deborahloh@thenutgraph.com&#100&#101&#98&#111&#114&#97&#104&#108&#111&#104 at &#116&#104&#101&#110&#117&#116&#103&#114&#97&#112&#104 dot &#99&#111&#109

Chin Peng arriving at a hotel in Haadyai for a press conference

MORE puzzling than the Malaysian government's current myopic reaction against the idea of Chin Peng's return is the sketchy outline of events soon after the Haadyai Peace Accords. The peace treaty was signed on 2 Dec 1989 to end hostilities between Malaysia and the Communist Party of Malaya (CPM).

If Chin Peng's version of events is to be believed, it would appear that he was played out, and quite soon after the ink had dried on the peace agreement.

The government's defiance of the signed agreement today is unsurprising given the political climate. But did Malaysian officials, in the early years after the peace accords were signed, intentionally cause delays in order to frustrate Chin Peng's attempts to return?

Chin Peng now believes he was "tricked" and "played" by the Malaysian government, as he tells Malaysian journalists from the Chinese-language media and The Nut Graph at a press session in Haadyai on 27 Nov 2009. The press conference was called in conjunction with the 20th anniversary commemoration of the peace accord. Chin Peng now lives in Bangkok.

Making peace

When asked why he thought the government signed the peace accords at all if it had no intention of letting him return, Chin Peng, who is no stranger to betrayal, offers a pragmatic view.

"The scenario then forced the government to sign the agreement with us. If they had been unwilling, they would have felt alienated by the people. We were also faced with the same situation," the former CPM secretary-general, whose real name is Ong Boon Hua, tells reporters.

A young Chin Peng (Courtesy of Farish Noor)
The decades in between the first failed peace attempt in Baling, 1955, and the Haadyai accords in 1989 was a time of flux for world communism. These global events affected CPM's own direction, Chin Peng recalls in his memoirs Alias Chin Peng: My Side of History, published in 2003.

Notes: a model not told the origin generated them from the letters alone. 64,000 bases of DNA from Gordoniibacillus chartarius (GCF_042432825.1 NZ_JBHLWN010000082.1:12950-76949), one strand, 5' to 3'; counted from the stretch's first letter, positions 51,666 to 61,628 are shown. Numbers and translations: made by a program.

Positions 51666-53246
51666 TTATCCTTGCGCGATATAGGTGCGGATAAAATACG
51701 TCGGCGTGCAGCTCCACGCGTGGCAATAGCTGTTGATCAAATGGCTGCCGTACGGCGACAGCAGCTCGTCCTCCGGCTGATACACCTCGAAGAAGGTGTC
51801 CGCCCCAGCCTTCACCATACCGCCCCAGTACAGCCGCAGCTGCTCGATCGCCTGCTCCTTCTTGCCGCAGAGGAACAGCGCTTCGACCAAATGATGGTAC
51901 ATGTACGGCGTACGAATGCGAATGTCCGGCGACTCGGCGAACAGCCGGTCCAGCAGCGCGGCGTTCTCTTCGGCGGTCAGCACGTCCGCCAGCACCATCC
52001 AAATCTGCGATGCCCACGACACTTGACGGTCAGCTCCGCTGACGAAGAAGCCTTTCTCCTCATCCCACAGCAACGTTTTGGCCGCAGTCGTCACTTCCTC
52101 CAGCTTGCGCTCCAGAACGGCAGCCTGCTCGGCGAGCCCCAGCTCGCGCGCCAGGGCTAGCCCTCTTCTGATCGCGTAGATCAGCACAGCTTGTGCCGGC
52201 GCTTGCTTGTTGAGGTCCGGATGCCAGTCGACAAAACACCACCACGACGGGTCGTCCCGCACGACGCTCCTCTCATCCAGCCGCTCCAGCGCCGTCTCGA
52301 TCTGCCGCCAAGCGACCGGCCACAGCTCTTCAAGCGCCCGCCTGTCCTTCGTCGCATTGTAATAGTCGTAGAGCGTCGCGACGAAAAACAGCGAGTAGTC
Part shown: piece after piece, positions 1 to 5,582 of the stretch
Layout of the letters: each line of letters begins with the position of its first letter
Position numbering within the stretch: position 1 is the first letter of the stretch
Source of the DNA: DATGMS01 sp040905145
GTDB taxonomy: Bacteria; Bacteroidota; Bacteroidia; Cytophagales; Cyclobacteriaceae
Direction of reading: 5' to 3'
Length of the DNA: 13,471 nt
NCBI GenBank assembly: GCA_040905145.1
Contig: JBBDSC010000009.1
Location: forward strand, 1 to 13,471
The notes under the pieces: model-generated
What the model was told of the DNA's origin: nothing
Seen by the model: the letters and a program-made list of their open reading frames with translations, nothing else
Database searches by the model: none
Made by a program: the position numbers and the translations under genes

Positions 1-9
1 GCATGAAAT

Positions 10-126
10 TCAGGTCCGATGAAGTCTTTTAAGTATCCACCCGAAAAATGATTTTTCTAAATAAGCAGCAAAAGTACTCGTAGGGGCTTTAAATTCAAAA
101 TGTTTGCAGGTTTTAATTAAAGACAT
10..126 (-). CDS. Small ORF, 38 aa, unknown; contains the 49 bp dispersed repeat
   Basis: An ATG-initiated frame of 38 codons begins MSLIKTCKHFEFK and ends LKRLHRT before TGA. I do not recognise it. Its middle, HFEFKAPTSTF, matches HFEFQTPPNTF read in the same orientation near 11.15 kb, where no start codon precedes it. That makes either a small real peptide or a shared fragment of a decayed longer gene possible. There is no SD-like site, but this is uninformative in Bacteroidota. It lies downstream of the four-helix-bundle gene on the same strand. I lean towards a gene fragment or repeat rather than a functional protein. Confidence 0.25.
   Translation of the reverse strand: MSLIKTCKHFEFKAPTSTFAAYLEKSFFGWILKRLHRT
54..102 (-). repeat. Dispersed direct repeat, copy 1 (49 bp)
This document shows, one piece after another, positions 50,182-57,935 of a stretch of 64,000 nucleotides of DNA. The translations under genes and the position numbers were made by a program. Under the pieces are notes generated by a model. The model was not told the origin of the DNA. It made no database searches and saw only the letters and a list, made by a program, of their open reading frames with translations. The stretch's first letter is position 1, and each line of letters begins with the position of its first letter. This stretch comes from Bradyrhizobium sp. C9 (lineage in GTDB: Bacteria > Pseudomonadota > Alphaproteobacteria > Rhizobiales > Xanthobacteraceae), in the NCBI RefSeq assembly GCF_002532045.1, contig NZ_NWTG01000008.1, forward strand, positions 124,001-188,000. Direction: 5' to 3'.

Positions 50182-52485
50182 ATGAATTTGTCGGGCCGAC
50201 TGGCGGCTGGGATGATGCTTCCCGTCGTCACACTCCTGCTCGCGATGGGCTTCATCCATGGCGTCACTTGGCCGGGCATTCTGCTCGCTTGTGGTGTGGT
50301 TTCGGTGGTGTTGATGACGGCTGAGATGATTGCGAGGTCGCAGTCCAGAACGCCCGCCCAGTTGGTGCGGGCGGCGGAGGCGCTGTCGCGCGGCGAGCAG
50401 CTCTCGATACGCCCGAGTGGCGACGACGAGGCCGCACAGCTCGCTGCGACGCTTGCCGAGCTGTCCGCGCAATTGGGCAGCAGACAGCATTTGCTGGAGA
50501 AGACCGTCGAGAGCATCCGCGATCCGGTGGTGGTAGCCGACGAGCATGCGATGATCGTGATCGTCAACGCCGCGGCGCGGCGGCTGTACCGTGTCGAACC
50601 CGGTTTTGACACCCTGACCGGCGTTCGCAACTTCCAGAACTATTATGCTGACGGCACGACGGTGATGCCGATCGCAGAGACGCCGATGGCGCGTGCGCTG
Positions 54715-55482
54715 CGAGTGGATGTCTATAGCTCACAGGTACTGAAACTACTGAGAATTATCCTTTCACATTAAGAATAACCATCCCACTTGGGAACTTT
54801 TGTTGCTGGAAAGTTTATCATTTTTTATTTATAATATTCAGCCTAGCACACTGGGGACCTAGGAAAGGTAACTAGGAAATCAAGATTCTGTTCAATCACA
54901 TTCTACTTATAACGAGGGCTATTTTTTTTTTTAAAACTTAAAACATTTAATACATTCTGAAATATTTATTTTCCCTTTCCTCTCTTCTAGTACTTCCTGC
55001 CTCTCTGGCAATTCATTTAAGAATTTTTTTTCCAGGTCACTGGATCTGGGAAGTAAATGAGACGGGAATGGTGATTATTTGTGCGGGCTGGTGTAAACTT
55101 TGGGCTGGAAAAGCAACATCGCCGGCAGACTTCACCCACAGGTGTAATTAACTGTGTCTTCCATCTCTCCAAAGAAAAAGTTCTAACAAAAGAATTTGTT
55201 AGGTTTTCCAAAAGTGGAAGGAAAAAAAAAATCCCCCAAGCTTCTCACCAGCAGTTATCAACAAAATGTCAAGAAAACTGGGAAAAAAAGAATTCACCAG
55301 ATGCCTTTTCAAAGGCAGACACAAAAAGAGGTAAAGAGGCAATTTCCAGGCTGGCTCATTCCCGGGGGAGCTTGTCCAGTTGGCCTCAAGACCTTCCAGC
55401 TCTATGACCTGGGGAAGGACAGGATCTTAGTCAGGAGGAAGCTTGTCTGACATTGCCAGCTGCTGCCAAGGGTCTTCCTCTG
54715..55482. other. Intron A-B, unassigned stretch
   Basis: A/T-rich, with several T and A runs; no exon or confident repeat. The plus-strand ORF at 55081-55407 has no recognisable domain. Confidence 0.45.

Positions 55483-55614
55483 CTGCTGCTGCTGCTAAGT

In the later 1980s before Haadyai, Thailand also initiated peace negotiations with the CPM, which was hiding in its southern jungles. Chin Peng recalls that the Thai overtures were coordinated with similar advances for peace from Malaysia. He mentions then Prime Minister Tun Dr Mahathir Mohamad authorising Malaysian Special Branch contact with CPM representatives for exploratory talks.

Eventually, there were five rounds of private negotiations between CPM and Malaysia, with the Thais as mediators. Chin Peng notes that significantly, during the negotiations, CPM's role was recognised in the independence struggle leading to Merdeka.

Stalling return?

After the peace accords were signed, Chin Peng says he applied in late 1990 to return to Malaysia, but the application was rejected in December 1991.

Former Inspector-General of Police Tan Sri Norian Mai has a different version. He recently told The Star that during the resettlement process in the three years after the peace accords were signed, Chin Peng never stated his intention to return to Malaysia.

Yet, the Home Ministry has also accused Chin Peng of failing to attend a resettlement interview that was fixed for 31 Oct 1992.

Chin Peng now says he "suspects", although he does not dare to accuse the Malaysian government outright, of intentionally reneging on the agreement. "I don't dare to assume that it was intentional ... [Whether] it happened in 1992 or much earlier, I can't remember exactly. I think I was being tricked to go for an interview. They asked me to go to this place, and then the government side didn't turn up. Then they asked me to go to another place ... from one place to another. As far as I can remember, I was being played by them," he tells reporters in Haadyai.